It is a fascinating read.

Book Review: The Brave Learner

Another mom at coop was trying to get a group together to read The Brave Learner by Julie Bogart and discuss it. Why not?

Basic Summary (Courtesy of Amazon):

Parents who are deeply invested in their children’s education can be hard on themselves and their kids. When exhausted parents are living the day-to-day grind, it can seem impossible to muster enough energy to make learning fun or interesting. How do parents nurture a love of learning amid childhood chaos, parental self-doubt, the flu, and state academic standards?

In this book, Julie Bogart distills decades of experience–homeschooling her five now grown children, developing curricula, and training homeschooling families around the world–to show parents how to make education an exciting, even enchanting, experience for their kids, whether they’re in elementary or high school.

Enchantment is about ease, not striving. Bogart shows parents how to make room for surprise, mystery, risk, and adventure in their family’s routine, so they can create an environment that naturally moves learning forward. If a child wants to pick up a new hobby or explore a subject area that the parent knows little about, it’s easy to simply say “no” to end the discussion and the parental discomfort, while dousing their child’s curious spark. Bogart gently invites parents to model brave learning for their kids so they, too, can approach life with curiosity, joy, and the courage to take learning risks.

 

My thoughts:

Yeah. This was a good read. Lots of magical pixie dust. Lots of one size fits all answers.

Lots of things I have already tried with my child and had them not work. Which according to Julie means I didn’t do it right. If I tried her methods and they didn’t have the results she described then my tone was wrong, or my facial expression, or the way I presented it was wrong, or secretly I wanted it to not work and my child picked up on that.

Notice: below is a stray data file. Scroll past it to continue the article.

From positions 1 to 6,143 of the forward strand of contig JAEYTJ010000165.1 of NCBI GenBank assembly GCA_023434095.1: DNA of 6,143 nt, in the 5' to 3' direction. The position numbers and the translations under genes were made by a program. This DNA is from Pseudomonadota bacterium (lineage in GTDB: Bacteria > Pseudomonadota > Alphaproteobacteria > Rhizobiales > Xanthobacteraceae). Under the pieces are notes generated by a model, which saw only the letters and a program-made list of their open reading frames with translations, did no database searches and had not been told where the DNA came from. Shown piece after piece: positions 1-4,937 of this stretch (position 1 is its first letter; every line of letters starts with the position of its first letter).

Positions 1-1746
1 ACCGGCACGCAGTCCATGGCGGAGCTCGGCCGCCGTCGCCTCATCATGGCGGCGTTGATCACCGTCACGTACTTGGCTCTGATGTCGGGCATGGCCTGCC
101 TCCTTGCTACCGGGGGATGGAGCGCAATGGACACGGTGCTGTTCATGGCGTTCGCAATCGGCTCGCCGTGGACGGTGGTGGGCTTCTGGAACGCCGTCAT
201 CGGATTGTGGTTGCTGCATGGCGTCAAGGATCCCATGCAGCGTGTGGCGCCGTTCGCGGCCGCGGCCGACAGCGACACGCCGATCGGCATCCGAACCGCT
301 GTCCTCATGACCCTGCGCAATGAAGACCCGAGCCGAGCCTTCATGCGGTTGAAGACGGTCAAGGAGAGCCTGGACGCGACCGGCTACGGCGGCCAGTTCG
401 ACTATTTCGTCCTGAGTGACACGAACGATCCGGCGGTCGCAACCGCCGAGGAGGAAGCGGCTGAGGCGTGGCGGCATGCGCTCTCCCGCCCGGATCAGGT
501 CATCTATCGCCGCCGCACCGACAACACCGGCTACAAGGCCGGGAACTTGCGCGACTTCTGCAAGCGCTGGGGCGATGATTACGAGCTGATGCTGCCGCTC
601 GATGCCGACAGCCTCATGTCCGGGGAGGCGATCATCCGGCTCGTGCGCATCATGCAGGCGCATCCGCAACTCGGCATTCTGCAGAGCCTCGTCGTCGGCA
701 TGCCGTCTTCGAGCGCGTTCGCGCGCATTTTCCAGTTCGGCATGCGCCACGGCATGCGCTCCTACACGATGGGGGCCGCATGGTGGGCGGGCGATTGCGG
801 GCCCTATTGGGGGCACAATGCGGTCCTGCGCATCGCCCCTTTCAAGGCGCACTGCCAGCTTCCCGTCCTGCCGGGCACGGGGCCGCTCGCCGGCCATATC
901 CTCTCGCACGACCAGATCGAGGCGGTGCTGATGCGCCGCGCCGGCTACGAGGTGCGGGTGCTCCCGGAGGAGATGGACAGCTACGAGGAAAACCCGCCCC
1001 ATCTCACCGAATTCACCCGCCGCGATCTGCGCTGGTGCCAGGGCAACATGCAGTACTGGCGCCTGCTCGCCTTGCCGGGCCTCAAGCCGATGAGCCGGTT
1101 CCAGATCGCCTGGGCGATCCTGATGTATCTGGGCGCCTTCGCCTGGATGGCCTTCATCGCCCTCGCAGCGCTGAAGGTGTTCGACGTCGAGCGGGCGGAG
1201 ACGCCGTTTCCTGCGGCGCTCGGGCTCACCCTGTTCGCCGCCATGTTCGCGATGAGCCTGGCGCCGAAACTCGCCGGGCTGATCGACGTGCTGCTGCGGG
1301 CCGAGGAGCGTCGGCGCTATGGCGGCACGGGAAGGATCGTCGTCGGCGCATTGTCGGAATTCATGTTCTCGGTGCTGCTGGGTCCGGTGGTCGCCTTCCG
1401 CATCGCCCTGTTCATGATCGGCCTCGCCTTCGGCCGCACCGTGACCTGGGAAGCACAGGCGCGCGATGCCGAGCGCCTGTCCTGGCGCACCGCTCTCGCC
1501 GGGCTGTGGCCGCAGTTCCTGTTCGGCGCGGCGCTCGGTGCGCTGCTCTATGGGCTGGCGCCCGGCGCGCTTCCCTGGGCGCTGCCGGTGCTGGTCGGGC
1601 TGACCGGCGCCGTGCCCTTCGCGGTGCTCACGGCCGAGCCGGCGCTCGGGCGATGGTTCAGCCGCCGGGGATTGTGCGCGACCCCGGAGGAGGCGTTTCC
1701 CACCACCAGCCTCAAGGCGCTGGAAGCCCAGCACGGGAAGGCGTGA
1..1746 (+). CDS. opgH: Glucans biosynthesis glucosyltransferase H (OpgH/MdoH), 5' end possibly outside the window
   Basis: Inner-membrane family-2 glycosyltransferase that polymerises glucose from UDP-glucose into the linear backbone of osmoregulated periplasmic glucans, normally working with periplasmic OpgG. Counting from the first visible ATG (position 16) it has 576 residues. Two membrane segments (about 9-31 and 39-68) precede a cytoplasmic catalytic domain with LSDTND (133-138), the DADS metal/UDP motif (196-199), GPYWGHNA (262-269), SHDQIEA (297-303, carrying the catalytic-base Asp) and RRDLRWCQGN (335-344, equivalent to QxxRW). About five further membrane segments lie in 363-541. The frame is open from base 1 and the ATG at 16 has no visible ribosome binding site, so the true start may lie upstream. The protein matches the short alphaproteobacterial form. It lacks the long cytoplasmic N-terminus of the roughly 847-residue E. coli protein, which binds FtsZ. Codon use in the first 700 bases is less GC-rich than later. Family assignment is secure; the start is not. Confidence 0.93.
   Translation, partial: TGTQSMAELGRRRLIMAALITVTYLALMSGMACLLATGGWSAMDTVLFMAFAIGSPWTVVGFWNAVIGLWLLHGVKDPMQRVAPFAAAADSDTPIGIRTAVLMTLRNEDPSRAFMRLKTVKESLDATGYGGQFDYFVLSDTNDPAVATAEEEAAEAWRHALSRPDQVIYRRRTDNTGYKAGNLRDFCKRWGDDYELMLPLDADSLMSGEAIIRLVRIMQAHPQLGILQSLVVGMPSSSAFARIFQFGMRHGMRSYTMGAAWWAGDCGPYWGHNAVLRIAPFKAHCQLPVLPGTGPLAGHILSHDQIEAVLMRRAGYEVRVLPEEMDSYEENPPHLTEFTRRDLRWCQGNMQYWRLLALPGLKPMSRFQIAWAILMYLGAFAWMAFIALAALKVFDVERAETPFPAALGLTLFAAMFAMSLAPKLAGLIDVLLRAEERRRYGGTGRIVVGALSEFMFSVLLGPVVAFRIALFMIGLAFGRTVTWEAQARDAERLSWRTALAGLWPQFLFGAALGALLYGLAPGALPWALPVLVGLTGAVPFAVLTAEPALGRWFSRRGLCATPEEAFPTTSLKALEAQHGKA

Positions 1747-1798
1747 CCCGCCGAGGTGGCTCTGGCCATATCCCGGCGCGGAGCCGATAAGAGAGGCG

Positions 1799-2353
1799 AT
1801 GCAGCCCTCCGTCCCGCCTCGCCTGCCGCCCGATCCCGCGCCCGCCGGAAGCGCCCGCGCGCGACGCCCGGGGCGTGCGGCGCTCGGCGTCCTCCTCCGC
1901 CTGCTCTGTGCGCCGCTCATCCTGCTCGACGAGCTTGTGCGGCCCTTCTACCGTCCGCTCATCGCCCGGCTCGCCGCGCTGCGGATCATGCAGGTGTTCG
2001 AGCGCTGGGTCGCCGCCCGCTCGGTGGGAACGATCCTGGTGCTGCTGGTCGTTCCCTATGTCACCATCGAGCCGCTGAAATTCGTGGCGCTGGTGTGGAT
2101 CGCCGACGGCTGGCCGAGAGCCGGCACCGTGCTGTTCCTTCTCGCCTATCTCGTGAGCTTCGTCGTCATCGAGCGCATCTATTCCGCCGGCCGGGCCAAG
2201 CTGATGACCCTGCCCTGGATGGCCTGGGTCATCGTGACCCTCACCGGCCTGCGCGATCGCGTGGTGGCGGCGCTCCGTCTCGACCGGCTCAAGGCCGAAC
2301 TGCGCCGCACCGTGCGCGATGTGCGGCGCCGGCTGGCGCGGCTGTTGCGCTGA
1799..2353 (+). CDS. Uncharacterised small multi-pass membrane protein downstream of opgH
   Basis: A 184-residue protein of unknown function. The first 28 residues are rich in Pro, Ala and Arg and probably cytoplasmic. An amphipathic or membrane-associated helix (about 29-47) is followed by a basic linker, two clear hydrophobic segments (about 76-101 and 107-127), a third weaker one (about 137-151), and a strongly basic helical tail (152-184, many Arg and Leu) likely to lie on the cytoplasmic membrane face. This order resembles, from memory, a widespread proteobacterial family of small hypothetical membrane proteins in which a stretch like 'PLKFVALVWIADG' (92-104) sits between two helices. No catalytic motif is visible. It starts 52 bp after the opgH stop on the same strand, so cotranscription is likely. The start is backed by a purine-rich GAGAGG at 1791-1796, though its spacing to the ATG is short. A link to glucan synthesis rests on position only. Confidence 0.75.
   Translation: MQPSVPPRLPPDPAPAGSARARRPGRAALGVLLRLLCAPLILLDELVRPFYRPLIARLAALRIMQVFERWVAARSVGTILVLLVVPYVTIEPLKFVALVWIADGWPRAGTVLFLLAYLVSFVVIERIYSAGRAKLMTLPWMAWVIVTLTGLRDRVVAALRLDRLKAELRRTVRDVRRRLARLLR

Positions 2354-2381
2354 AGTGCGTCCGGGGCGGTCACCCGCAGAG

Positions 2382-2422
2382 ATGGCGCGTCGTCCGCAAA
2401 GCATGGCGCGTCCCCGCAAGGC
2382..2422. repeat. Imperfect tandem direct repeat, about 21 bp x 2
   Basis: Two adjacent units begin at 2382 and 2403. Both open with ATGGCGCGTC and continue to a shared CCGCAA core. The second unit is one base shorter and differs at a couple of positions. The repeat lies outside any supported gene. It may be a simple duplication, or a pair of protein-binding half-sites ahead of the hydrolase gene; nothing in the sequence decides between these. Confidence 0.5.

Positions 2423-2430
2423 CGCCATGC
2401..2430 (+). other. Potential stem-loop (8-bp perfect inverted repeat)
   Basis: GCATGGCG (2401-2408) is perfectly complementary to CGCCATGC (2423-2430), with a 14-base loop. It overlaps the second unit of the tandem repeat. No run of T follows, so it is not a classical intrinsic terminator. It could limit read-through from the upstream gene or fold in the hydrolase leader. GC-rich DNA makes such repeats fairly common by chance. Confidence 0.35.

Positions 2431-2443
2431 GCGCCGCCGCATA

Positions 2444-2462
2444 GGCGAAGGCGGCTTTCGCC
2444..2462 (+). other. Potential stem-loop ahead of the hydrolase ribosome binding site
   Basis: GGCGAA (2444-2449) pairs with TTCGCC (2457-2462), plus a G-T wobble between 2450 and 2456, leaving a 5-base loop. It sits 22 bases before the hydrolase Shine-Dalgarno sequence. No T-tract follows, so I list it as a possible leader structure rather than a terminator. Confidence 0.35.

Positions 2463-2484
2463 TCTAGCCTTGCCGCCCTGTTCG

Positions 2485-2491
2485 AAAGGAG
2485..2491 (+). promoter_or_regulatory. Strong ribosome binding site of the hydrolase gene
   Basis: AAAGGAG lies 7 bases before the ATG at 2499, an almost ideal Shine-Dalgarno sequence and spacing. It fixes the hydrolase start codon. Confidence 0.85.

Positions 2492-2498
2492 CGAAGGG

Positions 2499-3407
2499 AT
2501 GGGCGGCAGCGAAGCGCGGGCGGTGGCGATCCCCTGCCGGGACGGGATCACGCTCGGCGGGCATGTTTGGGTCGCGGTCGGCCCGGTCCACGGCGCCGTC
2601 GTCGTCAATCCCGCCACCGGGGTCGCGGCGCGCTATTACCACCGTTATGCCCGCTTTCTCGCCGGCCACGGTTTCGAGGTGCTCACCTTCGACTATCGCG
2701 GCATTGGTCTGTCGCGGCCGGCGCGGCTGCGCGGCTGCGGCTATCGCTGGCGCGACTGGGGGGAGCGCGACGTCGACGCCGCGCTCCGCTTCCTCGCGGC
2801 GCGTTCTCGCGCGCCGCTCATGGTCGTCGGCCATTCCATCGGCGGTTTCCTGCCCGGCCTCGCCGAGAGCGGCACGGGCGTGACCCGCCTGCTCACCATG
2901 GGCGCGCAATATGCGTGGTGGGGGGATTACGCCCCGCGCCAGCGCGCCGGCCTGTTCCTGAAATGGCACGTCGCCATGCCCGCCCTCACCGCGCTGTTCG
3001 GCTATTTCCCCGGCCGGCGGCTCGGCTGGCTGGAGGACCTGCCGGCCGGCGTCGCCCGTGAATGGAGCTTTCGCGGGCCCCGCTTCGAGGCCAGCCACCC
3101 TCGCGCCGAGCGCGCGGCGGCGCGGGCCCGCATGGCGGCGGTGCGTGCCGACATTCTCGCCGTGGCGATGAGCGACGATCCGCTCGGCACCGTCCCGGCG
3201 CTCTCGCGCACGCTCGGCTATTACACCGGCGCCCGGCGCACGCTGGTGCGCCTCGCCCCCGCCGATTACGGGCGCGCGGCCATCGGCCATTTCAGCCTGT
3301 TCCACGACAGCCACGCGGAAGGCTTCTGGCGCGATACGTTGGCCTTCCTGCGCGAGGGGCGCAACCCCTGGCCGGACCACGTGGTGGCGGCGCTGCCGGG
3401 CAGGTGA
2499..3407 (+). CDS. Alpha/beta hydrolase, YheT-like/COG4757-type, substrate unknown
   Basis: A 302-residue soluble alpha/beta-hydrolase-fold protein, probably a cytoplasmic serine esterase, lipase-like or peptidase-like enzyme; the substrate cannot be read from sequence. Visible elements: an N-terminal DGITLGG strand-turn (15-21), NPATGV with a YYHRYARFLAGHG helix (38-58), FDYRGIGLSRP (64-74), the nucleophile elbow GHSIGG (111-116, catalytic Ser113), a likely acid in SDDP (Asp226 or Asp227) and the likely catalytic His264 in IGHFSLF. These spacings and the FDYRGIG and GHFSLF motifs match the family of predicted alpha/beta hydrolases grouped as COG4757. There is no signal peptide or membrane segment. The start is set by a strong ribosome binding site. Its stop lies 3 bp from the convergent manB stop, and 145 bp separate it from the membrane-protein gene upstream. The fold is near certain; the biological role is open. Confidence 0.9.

That’s a lot of pressure to put on one human. Seems it might be more kind to admit that not every solution works for every child. If you are setting yourself up as the know all and you have to insist the other person is wrong when your solution doesn’t work, then I have to wonder just how much you really know. And are you really invested in helping parents or shaming them?

Wow, I had no idea all that was in the back of my mind when I sat down to review this book. I started out thinking I liked the book in general but clearly her approach of “dictates from on high” really rubbed me the wrong way.

Which brings me to the conclusion I have now come to after 5 years of homeschooling MY child. Every child is different. In fact, they are different on different days of the week, seasons of the year, and times of their life. No packaged approach will ever fit. I think I might just be done reading how wonderfully someone else’s approach to home schooling their children went because in the end, they didn’t home school my child.